Plaintiff was frustrated with this development and apparently expressed his concerns about Becirovic to two non-defendant program managers who supervise Becirovic. Id. at 9. Plaintiff does not describe the substance of his communications with these managers.

         Plaintiff also wrote a letter “directly to defendant Becirovic expressed his concerns, ” but did not send the letter. Id. Plaintiff's work supervisors “vetted” the letter and advised Plaintiff regarding it. The letter was destroyed after Plaintiff decided not to send it. Id. Plaintiff does not describe the substance of the letter.

         Within a few weeks of the parole hearing, an unidentified defendant, John Doe 3, “communicated the existence of [Plaintiff's] frustrations to Ms. Becirovic”; Becirovic also “became aware of the previously destroyed letter.” Id. Becirovic then requested an investigation, evidently believing that Plaintiff's stated concerns might have been threats.

         Two other unidentified defendants, John Does 1 and 2, conducted the investigation. They questioned Plaintiff about the alleged threats against Becirovic, searched Plaintiff's cell, and seized legal paperwork having to do with an “ongoing lawsuit against the IDOC, ” deeming that paperwork “suspicious.” Id. at 10.

         Prior to these events, Plaintiff had been housed in an “incentive tier, ” which apparently made it easier for him to have a prison job. Id. at 8, 10. The day after the cell search, and evidently as a result of the investigation, Plaintiff was transferred out of that incentive housing unit. Though it appears that Plaintiff has been able to keep his prison job to date, he “remains under investigation for alleged, yet unsubstantiated threats, because of Defendant Becirovic's report and request to investigation him.” Id. Plaintiff “stands to lose” 33% of his income if he loses his job. Id.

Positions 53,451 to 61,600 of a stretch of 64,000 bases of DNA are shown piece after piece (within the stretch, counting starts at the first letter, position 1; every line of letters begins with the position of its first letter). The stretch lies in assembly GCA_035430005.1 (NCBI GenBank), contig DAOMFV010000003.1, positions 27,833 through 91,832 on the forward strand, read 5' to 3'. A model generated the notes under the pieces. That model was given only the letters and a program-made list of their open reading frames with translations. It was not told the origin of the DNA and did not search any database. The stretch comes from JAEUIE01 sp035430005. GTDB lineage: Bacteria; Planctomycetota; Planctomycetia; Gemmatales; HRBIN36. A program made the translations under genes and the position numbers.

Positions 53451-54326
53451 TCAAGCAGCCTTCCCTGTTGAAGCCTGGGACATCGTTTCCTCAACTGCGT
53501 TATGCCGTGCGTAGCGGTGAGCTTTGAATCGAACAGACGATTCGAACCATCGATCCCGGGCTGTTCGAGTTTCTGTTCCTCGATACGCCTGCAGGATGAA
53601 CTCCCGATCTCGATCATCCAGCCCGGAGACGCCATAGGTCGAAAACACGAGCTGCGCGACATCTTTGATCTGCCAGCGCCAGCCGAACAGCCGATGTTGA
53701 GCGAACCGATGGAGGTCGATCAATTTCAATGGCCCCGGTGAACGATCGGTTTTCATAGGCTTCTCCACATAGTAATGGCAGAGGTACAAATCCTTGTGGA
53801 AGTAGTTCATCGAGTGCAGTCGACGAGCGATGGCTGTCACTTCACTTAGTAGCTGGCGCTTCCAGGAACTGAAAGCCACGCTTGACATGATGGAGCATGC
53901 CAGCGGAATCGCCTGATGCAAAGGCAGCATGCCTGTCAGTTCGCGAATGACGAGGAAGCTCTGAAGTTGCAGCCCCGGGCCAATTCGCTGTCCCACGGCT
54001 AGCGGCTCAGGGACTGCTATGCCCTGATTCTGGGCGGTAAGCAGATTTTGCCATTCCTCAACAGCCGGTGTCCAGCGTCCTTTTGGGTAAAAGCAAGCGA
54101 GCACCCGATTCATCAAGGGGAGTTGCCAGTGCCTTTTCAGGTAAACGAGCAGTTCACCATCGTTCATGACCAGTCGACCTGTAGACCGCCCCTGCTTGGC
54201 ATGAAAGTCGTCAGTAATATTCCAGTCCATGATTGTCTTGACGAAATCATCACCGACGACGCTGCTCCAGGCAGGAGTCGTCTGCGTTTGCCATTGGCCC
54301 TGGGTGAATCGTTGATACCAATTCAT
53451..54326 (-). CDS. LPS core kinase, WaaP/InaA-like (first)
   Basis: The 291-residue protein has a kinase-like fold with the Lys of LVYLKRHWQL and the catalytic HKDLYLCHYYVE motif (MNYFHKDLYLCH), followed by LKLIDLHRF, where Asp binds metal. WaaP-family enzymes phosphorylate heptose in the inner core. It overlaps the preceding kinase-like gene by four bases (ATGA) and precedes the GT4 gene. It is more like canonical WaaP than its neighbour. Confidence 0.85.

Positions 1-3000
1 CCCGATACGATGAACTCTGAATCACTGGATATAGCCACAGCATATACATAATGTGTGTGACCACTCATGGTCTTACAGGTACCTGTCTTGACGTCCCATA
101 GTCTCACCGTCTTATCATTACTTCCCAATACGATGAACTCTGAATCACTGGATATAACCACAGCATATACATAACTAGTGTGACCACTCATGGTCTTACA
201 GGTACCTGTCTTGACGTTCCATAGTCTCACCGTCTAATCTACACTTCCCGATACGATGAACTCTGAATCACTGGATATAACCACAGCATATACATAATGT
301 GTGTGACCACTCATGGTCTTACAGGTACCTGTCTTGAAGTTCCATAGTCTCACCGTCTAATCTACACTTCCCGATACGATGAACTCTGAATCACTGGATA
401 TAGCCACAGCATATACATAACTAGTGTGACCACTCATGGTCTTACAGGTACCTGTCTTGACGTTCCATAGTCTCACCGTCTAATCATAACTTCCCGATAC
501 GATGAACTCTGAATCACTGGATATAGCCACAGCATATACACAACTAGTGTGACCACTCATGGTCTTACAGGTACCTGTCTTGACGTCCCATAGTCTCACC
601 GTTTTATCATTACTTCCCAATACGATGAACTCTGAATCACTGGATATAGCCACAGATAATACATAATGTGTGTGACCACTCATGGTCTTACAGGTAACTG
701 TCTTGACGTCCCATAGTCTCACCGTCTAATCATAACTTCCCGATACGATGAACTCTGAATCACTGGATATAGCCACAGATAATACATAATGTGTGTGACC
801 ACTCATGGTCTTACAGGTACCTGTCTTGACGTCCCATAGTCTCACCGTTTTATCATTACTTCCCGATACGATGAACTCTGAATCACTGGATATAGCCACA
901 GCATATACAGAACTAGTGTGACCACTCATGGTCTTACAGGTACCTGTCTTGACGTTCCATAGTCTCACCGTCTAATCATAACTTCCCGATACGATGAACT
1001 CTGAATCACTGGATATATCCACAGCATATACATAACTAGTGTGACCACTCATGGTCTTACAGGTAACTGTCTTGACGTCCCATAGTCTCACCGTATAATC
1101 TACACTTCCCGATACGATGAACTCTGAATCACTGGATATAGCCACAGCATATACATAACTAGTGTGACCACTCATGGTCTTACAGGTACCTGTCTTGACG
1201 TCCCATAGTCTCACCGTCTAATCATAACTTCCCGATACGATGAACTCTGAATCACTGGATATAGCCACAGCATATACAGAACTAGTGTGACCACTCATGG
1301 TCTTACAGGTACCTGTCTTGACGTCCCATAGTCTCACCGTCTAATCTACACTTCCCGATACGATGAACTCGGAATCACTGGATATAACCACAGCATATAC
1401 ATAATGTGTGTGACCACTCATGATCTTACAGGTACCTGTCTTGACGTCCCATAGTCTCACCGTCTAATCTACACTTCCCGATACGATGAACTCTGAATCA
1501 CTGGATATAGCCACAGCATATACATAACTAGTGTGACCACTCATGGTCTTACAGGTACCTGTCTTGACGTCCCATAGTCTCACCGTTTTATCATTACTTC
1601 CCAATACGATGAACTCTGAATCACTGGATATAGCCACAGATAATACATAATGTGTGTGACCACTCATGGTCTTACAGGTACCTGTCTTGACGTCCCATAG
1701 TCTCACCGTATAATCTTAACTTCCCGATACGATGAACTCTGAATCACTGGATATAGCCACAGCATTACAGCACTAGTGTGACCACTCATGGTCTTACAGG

Plaintiff brings civil rights claims against Becirovic, John Doe 1 and John Doe 2, alleging violations of his First, Eighth, and Fourteenth Amendment rights. Id. at 10-12, 14-15. Plaintiff also asserts state law claims against not only those three defendants, but also Defendants McKay, Tewalt, Dietz, and Christensen-all of whom appear to be supervisory or managerial officials. Id. at 12-13.

         4. Discussion

         Plaintiff has not alleged sufficient facts to proceed with the Complaint. The Court will, however, grant Plaintiff 28 days to amend the Complaint. Any second amended complaint should take into consideration the following.

         A. Section 1983 Claims

         Plaintiff brings claims under 42 U.S.C. § 1983, the civil rights statute. To state a plausible civil rights claim, a plaintiff must allege a violation of rights protected by the Constitution or created by federal statute proximately caused by conduct of a person acting under color of state law. Crumpton v. Gates, 947 F.2d 1418, 1420 (9th Cir. 1991). To be liable under § 1983, “the defendant must possess a purposeful, a knowing, or possibly a reckless state of mind.” Kingsley v. Hendrickson, 135 S.Ct. 2466, 2472 (2015). Negligence is not actionable under ยง 1983, because a negligent act by a public official is ...